My daughter and I were talking Christmas present ideas. “I want to give you something different than just a sweater or something,” she said. (I could use a new pair of pajamas, I thought.) “Something that will be more of an experience,” she continued. (I’d like to experience new PJ’s.) “So don’t make any plans for Christmas dinner.” Oh…well…OK. This should be quite an experience.
And it did get me thinking of other Christmas presents that may create a unique experience for our special recipients. Here are a few to consider:
Choose a gift in the name of someone you love through two well-known relief organizations:
—Samaritan’s Purse, PO Box 3000, Boone, NC 28607 (www.samaritanspurse.org). This non-profit organization ministers to needy people around the world with a variety of life-saving gifts such as: Fruit trees ($45 buys 30 seedlings that will grow to produce healthful fruit and nuts); baby chicks and ducklings ($14 provides a dozen chicks or ducks to produce eggs — nature’s storehouse of complete protein and essential nutrients); milk ($4 provides a cup of milk for a week to a poverty-stricken child.)
—Vision Trust International, PO Box 50524, Colorado Springs, CO 80949, (www.visiontrust.org) provides basic food and education needs for orphaned and impoverished children around the world: $23 buys a case of powdered milk (500 cases are needed); $75 buys a sack of rice (1000 sacks are needed).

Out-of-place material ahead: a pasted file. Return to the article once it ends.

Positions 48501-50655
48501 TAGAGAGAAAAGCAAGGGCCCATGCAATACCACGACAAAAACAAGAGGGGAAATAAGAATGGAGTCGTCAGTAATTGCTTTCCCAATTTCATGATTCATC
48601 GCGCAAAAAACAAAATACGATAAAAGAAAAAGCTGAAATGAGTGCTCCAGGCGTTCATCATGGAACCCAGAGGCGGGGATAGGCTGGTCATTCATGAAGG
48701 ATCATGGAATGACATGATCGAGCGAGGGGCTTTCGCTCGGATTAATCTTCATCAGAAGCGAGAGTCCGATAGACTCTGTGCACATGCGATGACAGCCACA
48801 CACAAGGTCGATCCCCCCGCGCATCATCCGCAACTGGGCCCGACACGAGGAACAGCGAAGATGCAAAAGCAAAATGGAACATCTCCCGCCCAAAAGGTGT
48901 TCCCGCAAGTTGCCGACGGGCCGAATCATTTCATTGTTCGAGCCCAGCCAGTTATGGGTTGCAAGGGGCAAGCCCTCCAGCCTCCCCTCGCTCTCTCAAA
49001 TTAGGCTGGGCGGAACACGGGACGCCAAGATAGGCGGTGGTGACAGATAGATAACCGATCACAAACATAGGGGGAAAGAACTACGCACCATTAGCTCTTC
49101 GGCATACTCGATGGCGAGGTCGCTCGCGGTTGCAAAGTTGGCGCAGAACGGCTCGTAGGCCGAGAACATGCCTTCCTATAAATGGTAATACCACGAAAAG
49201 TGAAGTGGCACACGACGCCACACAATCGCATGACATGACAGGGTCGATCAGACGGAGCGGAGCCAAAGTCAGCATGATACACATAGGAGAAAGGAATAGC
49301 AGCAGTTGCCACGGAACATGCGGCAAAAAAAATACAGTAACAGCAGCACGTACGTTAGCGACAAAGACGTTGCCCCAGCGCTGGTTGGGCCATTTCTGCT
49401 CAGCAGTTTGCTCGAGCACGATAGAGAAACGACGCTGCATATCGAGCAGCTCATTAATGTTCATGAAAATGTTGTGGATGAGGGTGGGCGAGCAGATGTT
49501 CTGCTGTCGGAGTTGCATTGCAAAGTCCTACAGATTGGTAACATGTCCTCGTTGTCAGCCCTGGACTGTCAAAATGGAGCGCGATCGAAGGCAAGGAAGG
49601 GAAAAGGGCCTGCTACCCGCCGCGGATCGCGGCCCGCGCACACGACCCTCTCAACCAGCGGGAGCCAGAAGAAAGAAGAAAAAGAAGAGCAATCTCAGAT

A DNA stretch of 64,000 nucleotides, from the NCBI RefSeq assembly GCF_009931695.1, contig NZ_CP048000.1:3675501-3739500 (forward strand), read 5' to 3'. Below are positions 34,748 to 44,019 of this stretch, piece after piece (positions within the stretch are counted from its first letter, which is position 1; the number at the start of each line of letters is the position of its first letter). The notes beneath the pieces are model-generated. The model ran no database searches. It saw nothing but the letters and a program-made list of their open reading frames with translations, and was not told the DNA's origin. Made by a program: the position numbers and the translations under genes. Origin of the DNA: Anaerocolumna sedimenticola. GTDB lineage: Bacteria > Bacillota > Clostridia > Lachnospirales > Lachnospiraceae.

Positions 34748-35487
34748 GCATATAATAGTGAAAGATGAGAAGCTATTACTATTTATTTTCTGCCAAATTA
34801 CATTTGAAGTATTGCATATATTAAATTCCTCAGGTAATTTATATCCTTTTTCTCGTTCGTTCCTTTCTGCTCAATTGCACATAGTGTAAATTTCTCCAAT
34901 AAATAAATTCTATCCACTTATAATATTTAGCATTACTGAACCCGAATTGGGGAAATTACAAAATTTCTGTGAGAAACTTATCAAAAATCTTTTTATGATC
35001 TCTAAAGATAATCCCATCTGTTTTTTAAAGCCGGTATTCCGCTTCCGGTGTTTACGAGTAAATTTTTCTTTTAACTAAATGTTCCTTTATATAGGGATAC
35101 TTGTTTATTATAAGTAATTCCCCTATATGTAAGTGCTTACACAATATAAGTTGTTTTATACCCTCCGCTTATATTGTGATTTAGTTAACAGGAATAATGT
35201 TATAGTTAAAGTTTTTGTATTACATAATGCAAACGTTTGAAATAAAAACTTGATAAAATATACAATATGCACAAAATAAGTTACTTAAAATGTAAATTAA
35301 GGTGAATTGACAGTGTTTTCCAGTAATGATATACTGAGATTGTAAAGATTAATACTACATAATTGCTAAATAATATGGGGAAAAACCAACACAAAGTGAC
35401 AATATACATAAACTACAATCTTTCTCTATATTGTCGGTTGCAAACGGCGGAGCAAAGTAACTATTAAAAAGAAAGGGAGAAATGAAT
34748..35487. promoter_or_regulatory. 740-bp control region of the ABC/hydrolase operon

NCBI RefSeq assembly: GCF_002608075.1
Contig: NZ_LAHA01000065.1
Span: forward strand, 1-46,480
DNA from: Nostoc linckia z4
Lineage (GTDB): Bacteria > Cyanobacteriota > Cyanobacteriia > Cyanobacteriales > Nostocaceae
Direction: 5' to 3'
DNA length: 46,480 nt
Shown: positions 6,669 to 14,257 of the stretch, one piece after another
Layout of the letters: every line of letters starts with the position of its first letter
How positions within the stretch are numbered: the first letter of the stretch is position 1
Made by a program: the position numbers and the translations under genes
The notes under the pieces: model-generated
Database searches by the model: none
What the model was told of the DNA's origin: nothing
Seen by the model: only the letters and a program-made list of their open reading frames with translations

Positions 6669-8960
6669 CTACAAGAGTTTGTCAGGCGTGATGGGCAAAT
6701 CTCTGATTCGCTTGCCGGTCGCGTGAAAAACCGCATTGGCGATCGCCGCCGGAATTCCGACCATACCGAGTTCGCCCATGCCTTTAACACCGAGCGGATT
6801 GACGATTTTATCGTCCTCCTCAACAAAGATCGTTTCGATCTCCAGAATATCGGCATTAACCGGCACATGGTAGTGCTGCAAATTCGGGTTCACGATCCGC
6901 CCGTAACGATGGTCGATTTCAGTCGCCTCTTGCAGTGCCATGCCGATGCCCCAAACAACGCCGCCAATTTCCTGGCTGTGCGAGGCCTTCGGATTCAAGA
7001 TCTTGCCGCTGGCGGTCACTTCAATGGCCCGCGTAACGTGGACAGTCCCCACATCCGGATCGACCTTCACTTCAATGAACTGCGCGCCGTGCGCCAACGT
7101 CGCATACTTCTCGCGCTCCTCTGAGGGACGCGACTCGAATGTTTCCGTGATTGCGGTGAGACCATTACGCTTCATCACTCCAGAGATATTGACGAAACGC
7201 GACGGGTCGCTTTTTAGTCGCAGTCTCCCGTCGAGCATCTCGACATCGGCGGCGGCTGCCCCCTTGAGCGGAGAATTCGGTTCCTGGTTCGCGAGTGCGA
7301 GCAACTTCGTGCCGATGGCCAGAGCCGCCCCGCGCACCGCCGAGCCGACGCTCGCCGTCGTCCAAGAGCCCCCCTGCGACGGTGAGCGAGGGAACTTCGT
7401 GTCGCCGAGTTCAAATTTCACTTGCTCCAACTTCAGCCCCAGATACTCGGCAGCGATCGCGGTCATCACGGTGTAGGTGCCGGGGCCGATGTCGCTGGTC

For those of us feeling a little impoverished ourselves, these books offer a great gift experience:
—”The Grocery Garden: How Busy People Can Grow Cheap Food”, by Elise Cooke (Outskirts Press, $13.95). A gardening book for people who want to eat but don’t need another hobby, says the author. It’s all about growing food with little effort and less expense. This book is a delightful read and is filled with facts that can make growing your own food a great adventure.
—”Slow Cooker Comfort Food,” by Judith Finlayson, Robert Rose ($24.95). You won’t find nutrition analyses included with these recipes but you will find 275 “soul-satisfying recipes” you can prepare in your slow cooker. I like that idea. Recipes are as diverse as Sticky Rhubarb Bread to Indian Spiced Beef with Eggplant. There is a fairly extensive chapter on Meatless Main dishes as well. Yum! This book is one in a series of slow cooker cookbooks, which also include “Healthy Slow Cooker” and “Diabetes Slow Cooker.”
—”Your First Year with Diabetes: What to do, month by month,” by Theresa Garnero, American Diabetes Association, 2008. Written by an award-winning Certified Diabetes Educator (CDE) who is also an accomplished cartoonist, this book provides accurate guidance — sprinkled with just the right amount of humor — for the person with diabetes.
— “Diabetes DTOUR Diet” co-authored by yours truly and the editors of Prevention magazine, Rodale Press, 2009, (www.dtour.com) Features daily menu plans at two calorie levels for people with diabetes or those at risk who need to lose a few pounds.
Sweaters and PJ’s are nice, too…